Eliminating Cruft, One Week at a Time
Shipyard Engineering

Eliminating Cruft, One Week at a Time

John Forstmeier
John Forstmeier

What is Cruft Week?

Overtime, regardless of the team or project, a repository builds up cruft. The definition for cruft from Wikipedia is:

💡 Cruft is a jargon word for anything that is left over, redundant and getting in the way. It is used particularly for defective, superseded, useless, superfluous, or dysfunctional elements in computer software.

It can't be helped - it always shows up. Even as the codebase is (hopefully) delivering better features overtime, there's an inevitable buildup of code that is no longer needed or has fallen out of the prescribed pattern.

This isn't visible to end product users, but it is something that the engineering team sees on a daily basis. Letting small anti-patterns and messes pill up overtime makes it difficult to understand exactly what the code is doing which in turn increases the likelihood of introducing bugs into the application.

And so while we do our best to clean it up as we go, we introduced a cruft week. A cruft week is to address this buildup directly via a dedicated sprint. Outside of the sprint, a running master list of cruft items is collected to form the basis of the work. Tasks are pulled from this master list and assigned just like a normal sprint.

And then we go to work.

What Was Our Cruft?

For us in this initial cruft week, the cruft items were pretty varied.

  • Renaming a widely used variable: one thing we did was to rename a variable used extensively in the backend. While the concept of the change was pretty straight forward, it was used everywhere which made the changes pretty significant. We wanted to do this to remove the constant linting warnings we got which could be pretty annoying while reading code.
  • Updating package structures: our frontend Redux packages were following mixed patterns and we opted to unify them into a more up-to-date and recommended structure. This was to help with readability and comprehensibility for new developer team members.
  • Adjusting package functionality: another change we made was to update one of our backend package to follow our new design paradigm. The older structure was harder to test and less intuitive so moving to a more “functional” paradigm made sense as part of our broader cruft changes.
  • Add TypeScript to frontend: notably, we added TypeScript to our frontend packages. This was to take advantage of the “type safe” features that TypeScript offers and to make things more explicit to developers working in those packages.
  • Consolidate backend testing approaches: on the backend, we also converted the majority of our tests to use the gomock package instead of hand-rolling our mocked resources. This helps us to more quickly understand our tests and test coverage when scanning the code instead of having to review mock implementations.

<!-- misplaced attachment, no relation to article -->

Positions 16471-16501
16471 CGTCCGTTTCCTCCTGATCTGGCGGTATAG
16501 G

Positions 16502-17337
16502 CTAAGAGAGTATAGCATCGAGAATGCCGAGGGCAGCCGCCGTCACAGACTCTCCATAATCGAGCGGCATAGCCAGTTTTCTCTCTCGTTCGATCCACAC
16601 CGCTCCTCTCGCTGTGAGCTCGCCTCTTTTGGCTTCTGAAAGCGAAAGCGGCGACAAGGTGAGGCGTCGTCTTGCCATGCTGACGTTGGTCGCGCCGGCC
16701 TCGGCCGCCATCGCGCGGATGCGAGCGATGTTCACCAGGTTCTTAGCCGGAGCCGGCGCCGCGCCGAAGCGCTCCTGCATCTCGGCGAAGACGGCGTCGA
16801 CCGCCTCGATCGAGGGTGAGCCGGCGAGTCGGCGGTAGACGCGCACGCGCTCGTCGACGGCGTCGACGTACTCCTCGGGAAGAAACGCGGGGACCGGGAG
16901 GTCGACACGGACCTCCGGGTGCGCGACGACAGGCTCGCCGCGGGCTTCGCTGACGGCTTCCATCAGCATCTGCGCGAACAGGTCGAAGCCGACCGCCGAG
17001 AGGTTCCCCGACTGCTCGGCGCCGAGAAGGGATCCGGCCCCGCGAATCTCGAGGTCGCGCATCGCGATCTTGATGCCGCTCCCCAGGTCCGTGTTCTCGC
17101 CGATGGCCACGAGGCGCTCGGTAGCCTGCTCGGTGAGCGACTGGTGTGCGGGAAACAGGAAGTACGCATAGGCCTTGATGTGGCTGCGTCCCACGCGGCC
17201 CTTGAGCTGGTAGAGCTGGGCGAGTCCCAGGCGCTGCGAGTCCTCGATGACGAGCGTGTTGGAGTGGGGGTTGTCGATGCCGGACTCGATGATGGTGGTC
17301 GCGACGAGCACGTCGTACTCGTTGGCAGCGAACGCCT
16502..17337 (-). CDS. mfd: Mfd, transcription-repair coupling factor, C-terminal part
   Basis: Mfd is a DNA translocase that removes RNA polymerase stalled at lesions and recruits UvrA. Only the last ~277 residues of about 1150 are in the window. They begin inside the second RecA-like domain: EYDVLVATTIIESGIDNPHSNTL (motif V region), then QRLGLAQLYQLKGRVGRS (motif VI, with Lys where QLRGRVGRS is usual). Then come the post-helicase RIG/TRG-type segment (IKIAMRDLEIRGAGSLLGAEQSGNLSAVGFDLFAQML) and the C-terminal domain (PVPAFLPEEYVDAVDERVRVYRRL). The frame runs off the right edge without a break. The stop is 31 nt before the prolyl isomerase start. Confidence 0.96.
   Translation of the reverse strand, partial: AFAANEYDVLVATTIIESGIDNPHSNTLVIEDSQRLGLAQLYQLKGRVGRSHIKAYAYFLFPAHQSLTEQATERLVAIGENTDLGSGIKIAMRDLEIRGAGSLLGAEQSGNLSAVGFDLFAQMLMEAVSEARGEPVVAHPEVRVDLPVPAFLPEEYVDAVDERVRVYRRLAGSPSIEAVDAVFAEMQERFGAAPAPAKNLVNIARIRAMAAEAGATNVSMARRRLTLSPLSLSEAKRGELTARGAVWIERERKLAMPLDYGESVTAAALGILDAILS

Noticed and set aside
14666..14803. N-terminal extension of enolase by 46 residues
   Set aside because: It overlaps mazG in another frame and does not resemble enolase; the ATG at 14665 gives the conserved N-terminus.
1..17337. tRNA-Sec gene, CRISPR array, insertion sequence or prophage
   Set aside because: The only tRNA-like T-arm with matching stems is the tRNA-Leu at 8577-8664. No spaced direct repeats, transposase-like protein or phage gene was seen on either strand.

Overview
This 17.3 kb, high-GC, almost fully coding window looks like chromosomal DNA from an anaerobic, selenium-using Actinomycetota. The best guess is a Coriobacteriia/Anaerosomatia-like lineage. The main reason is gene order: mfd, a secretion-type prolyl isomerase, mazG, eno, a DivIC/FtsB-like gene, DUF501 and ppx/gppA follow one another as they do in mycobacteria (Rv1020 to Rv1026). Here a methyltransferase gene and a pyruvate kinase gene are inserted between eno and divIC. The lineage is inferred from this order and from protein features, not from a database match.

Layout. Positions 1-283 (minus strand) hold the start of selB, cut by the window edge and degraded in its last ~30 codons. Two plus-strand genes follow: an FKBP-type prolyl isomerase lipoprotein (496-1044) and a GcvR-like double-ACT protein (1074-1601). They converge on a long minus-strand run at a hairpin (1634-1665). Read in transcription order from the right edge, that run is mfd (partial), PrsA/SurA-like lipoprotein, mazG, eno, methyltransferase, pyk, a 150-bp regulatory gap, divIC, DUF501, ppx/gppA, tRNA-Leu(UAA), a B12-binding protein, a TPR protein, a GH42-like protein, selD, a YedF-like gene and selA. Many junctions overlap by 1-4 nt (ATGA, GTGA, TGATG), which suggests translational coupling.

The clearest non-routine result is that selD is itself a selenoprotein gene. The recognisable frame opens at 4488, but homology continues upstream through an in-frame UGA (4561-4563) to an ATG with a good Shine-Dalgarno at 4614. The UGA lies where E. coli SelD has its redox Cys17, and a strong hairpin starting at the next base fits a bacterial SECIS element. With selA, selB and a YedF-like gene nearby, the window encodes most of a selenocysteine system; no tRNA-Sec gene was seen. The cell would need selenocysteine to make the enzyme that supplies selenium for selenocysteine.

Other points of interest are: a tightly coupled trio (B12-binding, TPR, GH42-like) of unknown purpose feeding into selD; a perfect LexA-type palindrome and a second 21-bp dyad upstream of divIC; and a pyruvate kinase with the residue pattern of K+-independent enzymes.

Other stuff we didn't get to was adding in tooling or some more comprehensive backend refactoring; admittedly these might be a bit larger than what can be done in a cruft week so we still need to scope them out fully. Collecting these into a master list was very helpful to see what we could reasonably accomplish in a week and what would have to wait until later.

What Did the Week Accomplish?

Tackling this cleanup as a more comprehensive week-long investment allowed us see value more quickly than in a piecemeal fashion over time. Here are a couple of the benefits from taking that approach.

  • Remove outdated patterns: moving towards the latest best practices helps keep the code up-to-date and easier to work with. With increasing amounts of the codebase following unified specifications established by the team, there are fewer exceptions to mentally keep track of while working in the repository.
  • Reduced cognitive overhead: because there are fewer exceptions to track, cognitive overhead is reduced while reading the code and since code is more often read than written this is a powerful benefit. Additionally, it makes things much easier when new people join the team - both for the person walking them through the codebase and the learning picking things up for the first time.
  • Developer pride: the state of the codebase is a reflection of a developer's work and as such they generally take great pride in presenting a clean, intuitive repository to readers. Clearing out weird exceptions or old naming choices bolsters pride and ownership in the work being delivered.

What Will We Do Differently?

Overall, the team was very pleased with the results of our trial cruft week. Going forward, our tentative plan is to do a cruft week every two quarters since we still have a backlog of things we'd like to improve. Nothing on the list is immediately pressing or impacting users, but we'd still like to keep up a steady pace of improving our codebase over time.

Doing this in chunks, while simultaneous addressing small things here and there during regular sprints, is a sort of "spring cleaning" that everyone enjoys getting involved in.